A Test for Murdering Intent

Earlier this month, on the 4th of January, the Obama administration announced it would be exercising its executive powers on congress to pass through a series of laws hoping to counter the massive gun violence afflicting the States. (1)
The topic of gun violence was then again brought to the forefront of our collective minds this Friday with the La Loche shooting in Saskatchewan which claimed 4 lives and left 2 in a critical state, earning itself the macabre title of the worst shooting to happen in Canada since 1992.(2)

In the following days, journalists and the Canadian public will begin asking the questions of why it happened, and how can similar incidents be prevented? Of course, this idea of prevention could probably be solved by making it quasi-impossible to own a gun. Harvard’s Injury Control Center reviewed the literature on the topic and concluded that :

gun availability is a risk factor for homicide, both in the United States and across high-income countries (3)

Putting this into numbers, Japan, which has severely regulated gun control laws saw 11 gun related deaths in 2008 compared to 12 thousand in the United States that same year (4). Even taking into account population ratio, that placed the US at 2.96 homicides (per 100000 pop) as compared to Japan’s 0.01 (5).

But not banning the weapons doesn’t mean indiscriminately handing them out either. Indeed, the gist of the new legislation that came out of the white house early this month was that the net for background checks would be widened so that that guns don’t reach the hands of the wrong people. So what is this net comprised of? Essentially, we are asking what does the government of the United States and Canada consider to be a predictor for murdering intent.

In this post, I will focus on the States, where most arms purchaser must go through the National Instant Criminal Background Check System (NICS) and can be denied fire arms eligibility if they fall under the following points(6):

-Has been convicted in any court of a crime punishable by imprisonment for a term exceeding one year
-Is a fugitive from justice
-Is an unlawful user of or addicted to any controlled substance
-Has been adjudicated as a mental defective or committed to a mental institution
-Is an alien illegally or unlawfully in the United States or who has been admitted to the United States under a non-immigrant visa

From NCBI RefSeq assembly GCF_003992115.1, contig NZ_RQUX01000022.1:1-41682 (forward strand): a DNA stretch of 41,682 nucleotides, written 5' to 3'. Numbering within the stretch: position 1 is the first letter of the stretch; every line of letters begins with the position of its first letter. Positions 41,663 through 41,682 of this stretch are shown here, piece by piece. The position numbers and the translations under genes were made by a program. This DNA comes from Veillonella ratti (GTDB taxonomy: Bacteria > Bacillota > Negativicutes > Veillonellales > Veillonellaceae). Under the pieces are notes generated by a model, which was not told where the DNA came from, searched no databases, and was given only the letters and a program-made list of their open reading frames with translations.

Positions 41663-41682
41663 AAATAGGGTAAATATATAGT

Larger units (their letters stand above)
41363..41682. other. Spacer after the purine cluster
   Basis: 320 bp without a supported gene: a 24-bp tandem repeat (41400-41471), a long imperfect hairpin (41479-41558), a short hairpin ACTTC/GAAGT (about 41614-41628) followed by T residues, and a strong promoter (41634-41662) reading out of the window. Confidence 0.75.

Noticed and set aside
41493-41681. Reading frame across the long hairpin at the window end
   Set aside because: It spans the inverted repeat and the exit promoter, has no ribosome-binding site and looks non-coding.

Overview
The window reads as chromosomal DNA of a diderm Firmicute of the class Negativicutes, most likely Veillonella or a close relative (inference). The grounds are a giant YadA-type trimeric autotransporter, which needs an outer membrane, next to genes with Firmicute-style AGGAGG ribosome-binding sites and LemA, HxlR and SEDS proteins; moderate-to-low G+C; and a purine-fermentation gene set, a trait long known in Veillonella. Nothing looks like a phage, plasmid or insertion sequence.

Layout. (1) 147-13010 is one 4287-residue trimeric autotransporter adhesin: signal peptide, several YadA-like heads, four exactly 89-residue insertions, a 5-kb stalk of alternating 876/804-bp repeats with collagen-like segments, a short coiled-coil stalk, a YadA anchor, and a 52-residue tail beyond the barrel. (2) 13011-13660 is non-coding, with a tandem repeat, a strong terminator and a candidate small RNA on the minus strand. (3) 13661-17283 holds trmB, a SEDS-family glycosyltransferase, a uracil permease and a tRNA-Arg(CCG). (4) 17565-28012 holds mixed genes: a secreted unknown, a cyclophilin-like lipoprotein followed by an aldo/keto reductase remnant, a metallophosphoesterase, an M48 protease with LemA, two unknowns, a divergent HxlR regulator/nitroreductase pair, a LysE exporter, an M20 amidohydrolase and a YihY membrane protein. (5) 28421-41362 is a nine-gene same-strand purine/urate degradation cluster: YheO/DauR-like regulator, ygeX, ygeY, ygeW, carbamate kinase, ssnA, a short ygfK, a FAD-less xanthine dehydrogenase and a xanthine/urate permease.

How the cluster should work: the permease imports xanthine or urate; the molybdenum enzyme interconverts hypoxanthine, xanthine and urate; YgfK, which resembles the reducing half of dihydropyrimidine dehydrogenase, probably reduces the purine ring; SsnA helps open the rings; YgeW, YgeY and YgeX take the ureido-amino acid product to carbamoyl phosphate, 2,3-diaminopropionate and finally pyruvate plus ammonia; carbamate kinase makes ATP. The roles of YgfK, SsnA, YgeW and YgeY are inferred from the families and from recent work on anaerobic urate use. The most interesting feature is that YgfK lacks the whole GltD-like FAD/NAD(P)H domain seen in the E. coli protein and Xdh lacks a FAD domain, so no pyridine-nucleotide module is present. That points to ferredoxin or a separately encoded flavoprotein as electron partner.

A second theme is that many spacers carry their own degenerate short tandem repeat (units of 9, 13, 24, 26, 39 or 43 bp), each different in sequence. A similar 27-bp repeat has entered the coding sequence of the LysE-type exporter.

-Has been discharged from the Armed Forces under dishonorable conditions
-Having been a citizen of the United States, has renounced U.S. citizenship
-Is subject to a court order that restrains the person from harassing, stalking, or threatening an intimate partner or child of such intimate partner
-Has been convicted in any court of a misdemeanor crime of domestic violence
-Is under indictment for a crime punishable by imprisonment for a term exceeding one year

But how successful were these new measures in curbing gun crime? The Brady Campaign reports that since 1994 (when the checks became mandatory), 2.1 million gun purchases were denied (7). It is likely we will never know how many of those potential purchases might have ended in crime. Yet if you look at the Bureau of Justice’s 2004 report on the source of firearms possessed by state prison inmates at time of offense, 59.9% of the cases weren’t obtained from what would be considered a “Street or Illegal source”(8). And as far as I my understanding goes, in at least 21% of the cases (those in retail stores, pawn shops, and purchased or traded from family or friends), the seller was obliged to contact the FBI for the standard NICS background check.

Since this is supposed to be a blog and not an end degree thesis, I can’t dedicate myself to write a detailed analysis of the effectiveness of the background check, however I will highlight important points to keep a lookout for when judging it.

At the top of that list is how valid is this survey, the 21% statistic mentioned earlier may want us to look deeper into the Type II errors of these tests since 21% of all people who clear the background check is very likely a large number.

Nevertheless, assuming that such tests yield crime stopping results, we reach a new problem, that of distribution. To me it is not only important that a test of the sort be administered, but that it has complete coverage of gun buyers. Up until recently, gun shows, online purchases and private seller were relieved from any checks (9). The good news is that progress is being made to this end in the United States with NICS background checks filling in these last loopholes.

Finally, something that I couldn’t touch on because of the lack of available information is the process in which the items in the background check were formulated. My instinct is to say that it was made by legislators who may or may not have experience in test making. Whether all the items on the test were chosen because of a clear correlation with gun violence, or whether it was a compilation of “common sensical” factors behind gun violence is a question I can’t answer. But given that the test hasn’t been updated since it became mandatory in 1994 (22 years!), I get the impression that a huge opportunity of learning for the data and revising the items to better predict gun violence is long overdue.

8- Planty, M., Truman, J. L., & United States. (2013). Firearm violence, 1993–2011.